The Knot has a blue color scheme and a home page jam packed with information. Flash is used to rotate out the main imagery for the site, which is most prominent, and of course, wedding themed. The global navigation across the top includes relevant topics. The page grid is layered in three sections; unless this is a distant and very abstract allusion to a wedding cake, it's not clear at all why the Knot would choose such a dull layout. The global navigation, home page links, My Knot Tools, pop up box, and advertising, all crammed on the home page, make for an overwhelming first impression.
Content areas consist of images and links also found within other parts of the site. From an information architecture point of view, much of this is redundant to the global and left hand side navigation. To the new user, it is too complex. I'm not sure where to start and I'm already confused as to how to start planning for my wedding.
To view most of the articles on the Knot, you must register. This is a useful tactic for boosting the company's database, but it's a bit intrusive for the casual browser who is not ready to open her life to tons of spam. After registering I was presented with a very long and daunting "to do" checklist.
The Knot also provides helpful tools. The Budgeter offers a list of pre-determined wedding fees within a number of different categories such as Ceremony and Attire. The program worked inconsistently, however, making it difficult to tailor without a lot of patience.
In registering I listed where I live and where the ceremony will be. However, this information does not carry through to other areas like Local Resources, missing an opportunity to make the process more efficient. The easiest and most enjoyable part of The Knot is the option to design your own wedding website for free, in the tools section.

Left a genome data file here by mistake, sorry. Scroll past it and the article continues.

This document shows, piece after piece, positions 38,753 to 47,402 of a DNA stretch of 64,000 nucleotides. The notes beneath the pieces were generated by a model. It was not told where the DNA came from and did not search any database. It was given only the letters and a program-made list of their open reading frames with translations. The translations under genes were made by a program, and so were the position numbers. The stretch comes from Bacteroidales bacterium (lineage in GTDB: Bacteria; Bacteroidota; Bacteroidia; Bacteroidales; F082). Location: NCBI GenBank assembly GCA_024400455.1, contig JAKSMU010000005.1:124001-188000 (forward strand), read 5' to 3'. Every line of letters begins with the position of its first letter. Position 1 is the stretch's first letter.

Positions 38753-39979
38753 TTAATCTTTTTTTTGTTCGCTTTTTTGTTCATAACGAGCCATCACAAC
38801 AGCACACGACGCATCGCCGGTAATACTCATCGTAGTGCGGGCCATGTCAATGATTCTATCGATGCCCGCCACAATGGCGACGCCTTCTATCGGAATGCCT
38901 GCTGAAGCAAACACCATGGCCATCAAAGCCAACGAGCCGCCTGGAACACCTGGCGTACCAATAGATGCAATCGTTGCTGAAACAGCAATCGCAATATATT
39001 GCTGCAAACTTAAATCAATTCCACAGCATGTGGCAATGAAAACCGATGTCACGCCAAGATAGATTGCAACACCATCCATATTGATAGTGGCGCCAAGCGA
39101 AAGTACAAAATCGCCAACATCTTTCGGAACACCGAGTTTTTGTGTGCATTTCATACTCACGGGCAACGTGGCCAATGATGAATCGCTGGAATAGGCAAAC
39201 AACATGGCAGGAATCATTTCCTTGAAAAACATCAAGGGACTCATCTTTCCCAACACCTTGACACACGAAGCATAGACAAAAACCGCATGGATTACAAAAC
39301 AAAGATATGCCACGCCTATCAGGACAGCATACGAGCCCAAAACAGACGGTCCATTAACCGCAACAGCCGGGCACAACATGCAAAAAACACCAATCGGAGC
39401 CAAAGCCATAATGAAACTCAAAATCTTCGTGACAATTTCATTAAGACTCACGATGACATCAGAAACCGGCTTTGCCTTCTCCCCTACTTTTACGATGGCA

Like the Knot, WeddingChannel advertises on its site. However, WeddingChannel's ad space runs only along the top of page. It's distracting, but consistent, so the user can easily discern what is content and what is paid advertising that will link elsewhere.
The two sites have very distinct identities. WeddingChannel has a more formal aesthetic and feels sophisticated, using a sans serif font for the identity. The Knot takes a more whimsical identity with a script font.
WeddingChannel home page is more simplified than the Knot. Here the grid is divided between a main content area and secondary right hand side links. One main image resides in the content part of the page—no Flash. Below the image is a search function, and within the content area there are links to different parts of the site; the category organization helps a user choose quite easily.
Like the Knot, WeddingChannel encourages one to register, and enables the bride-to-be to build her own website free of charge. Unlike the Knot, WeddingChannel retains the register information throughout other sections like Local Sites & Services, saving the user time.
WeddingChannel employs a step-by-step approach to leading users through the site, reducing much of the overwhelming onslaught of the Knot. Site layout is familiar and comfortable to use; navigation is clearly displayed along the top of the page and left hand side. This layout is used consistently throughout the site.
Both sites have the same approach to the wedding industry, conceptually and content wise. However, when it comes to usability, WeddingChannel is friendlier. Both are targeted to a conventional wedding (which ranges from $25,000 to $100,000). Those planning a unique wedding won't be helped here and instead will likely feel overwhelmed. It would be nice if either site allowed a user to customize content or features based on the kind of wedding desired; after all, it's our day.